In this interview, following a lecture to the Centre for Local Policy Research Summer School, I wanted to know what makes such a man tick? What fires him up? And does he ever envisage running out of steam?

You can learn more about Peter's career history and his extensive writing on his web site www.petertatchell.net

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The question of whether gay or lesbian couples should conceive or adopt children has been with us for many years. Some people think it’s wrong.

There seems no justification for those reservations of course. We’re confronted all the time with examples of heterosexual men and women being bad parents and abusers. Yet the idea that less conventional couples pose some extra kind of threat is deeply ingrained.

And if there’s concern about gay and lesbian people adopting children, what must it be like for trans people?

In this interview I speak to a trans man who, with his wife, has successfully overcome the obstacles to adopt two young children. He also now advises other trans people on how to navigate the process too, and to deal with the general ignorance of social workers in this context.

We agreed we would keep his identity confidential for the sake of his children. In this interview he adopted the pseudonym "Nick". However if people would like to contact Nick for advice on adoption themselves then please ask for help by leaving a request via the comments facility below. If you supply an email address in the "mail" box on the comment form this won't be shown publicly; however we can use this to put you in touch.

Update: Since releasing this episode, 'Nick' has set up a special email address where people interested in adoption can contact him for advice: lgbtadoptionuk@gmail.com

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The recent Ada Lovelace Day blogging event raised important points about the challenges of getting more young women and girls hooked on technology subjects – and dealing with the barriers which may cause some of them to fall by the wayside.

For this episode I travelled to the Electrical Engineering Department at Leeds University, for an event organised by the Women’s Special Interest Group of the British Computer Society, BCS Women.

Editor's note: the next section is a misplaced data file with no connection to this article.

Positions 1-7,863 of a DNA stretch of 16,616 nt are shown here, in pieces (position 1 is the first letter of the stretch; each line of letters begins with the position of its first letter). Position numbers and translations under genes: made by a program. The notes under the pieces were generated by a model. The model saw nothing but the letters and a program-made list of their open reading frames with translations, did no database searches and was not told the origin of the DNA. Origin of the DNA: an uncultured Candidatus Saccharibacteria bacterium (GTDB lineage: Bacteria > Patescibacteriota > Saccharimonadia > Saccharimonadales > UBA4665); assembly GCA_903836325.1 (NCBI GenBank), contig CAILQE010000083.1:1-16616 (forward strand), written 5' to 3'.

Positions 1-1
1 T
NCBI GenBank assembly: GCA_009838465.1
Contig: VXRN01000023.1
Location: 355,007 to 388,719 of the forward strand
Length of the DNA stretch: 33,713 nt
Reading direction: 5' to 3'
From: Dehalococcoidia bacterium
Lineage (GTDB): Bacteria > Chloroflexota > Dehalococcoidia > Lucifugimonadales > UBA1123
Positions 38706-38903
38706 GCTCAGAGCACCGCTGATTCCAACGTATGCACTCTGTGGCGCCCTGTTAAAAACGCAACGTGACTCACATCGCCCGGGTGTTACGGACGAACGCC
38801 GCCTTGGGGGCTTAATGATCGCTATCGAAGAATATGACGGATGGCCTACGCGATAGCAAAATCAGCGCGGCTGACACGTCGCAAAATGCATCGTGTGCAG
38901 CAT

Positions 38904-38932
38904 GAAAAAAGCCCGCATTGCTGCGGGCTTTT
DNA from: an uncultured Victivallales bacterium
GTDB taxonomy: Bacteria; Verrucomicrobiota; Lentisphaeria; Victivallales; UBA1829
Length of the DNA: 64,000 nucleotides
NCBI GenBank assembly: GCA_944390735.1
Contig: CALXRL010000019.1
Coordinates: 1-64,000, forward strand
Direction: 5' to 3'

The second annual Ada Lovelace Colloquium was organised by Hannah Dee with colleagues from the BCS Women committee. I spoke to Hannah, some of the speakers and many of the delegates as the day unfolded.

This Podcast is complemented by a series of You Tube videos showing excerpts from many of the actual presentations. One example is shown below. The others will be linked from here when they have all been published.

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Alan Pollard is the President of the British Computer Society and is featured here delivering the introduction to the annual BCS Lovelace Colloquium for women undergraduates this year at Leeds University. He speaks here about why he and the BCS see the importance of encouraging more women into technology roles such as in IT. For more details (and for links to more of the video content) see the Podcast above this.

Not so long ago any talk about trans people and the police would have been confined to tales about discrimination on both side of the thin blue line. There were problems for trans people wanting to pursue policing as a career. There were also sometimes problems when trans members of the public had dealings with officers.

Nowadays there is still a big educational challenge to tackle, and mistakes do still happen. Recently, however, a new group has been set up by trans police officers themselves, with senior officer backing. The “National Trans Police Association” spans all 53 Police forces in the UK and their aim is to help bring about informed change from the inside.

PC Bernie Clifton, a Diversity officer for the Greater Manchester force, talks about the setting up of the new association and work to be done on both sides of the equation to achieve more inclusive policing in this area.

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Coming Next…

The next Podcast interview will be with PC "Bernie" Clifton, who is a diversity officer with Greater Manchester Police. Here's a quick video teaser whilst you wait...

Why would a young Doctor choose to specialise in Psychiatry? Why would he choose to work in a field that's frowned upon by many of his peers? To cap it all, why would he work in a clinic that had (in the past) acquired a very negative reputation among patients?

Dr Stuart Lorimer works at Charing Cross Gender Identity Clinic in Hammersmith, London. It's a busy place. In 2008, 771 people were referred there with various degrees of gender dysphoria. At any time the clinic is treating well over 1500 people. Some (not all) are seeking support for one of the biggest challenges anyone can undertake: successfully changing the way they live and present to accord with their internal sense of being a man or a woman.

In Britain as a whole, over 300 people apply for legal recognition of permanent gender changes each year. Many others, with less intense dysphoria, take cross-gender hormones or simply find that their feelings can be expressed within their existing gender role.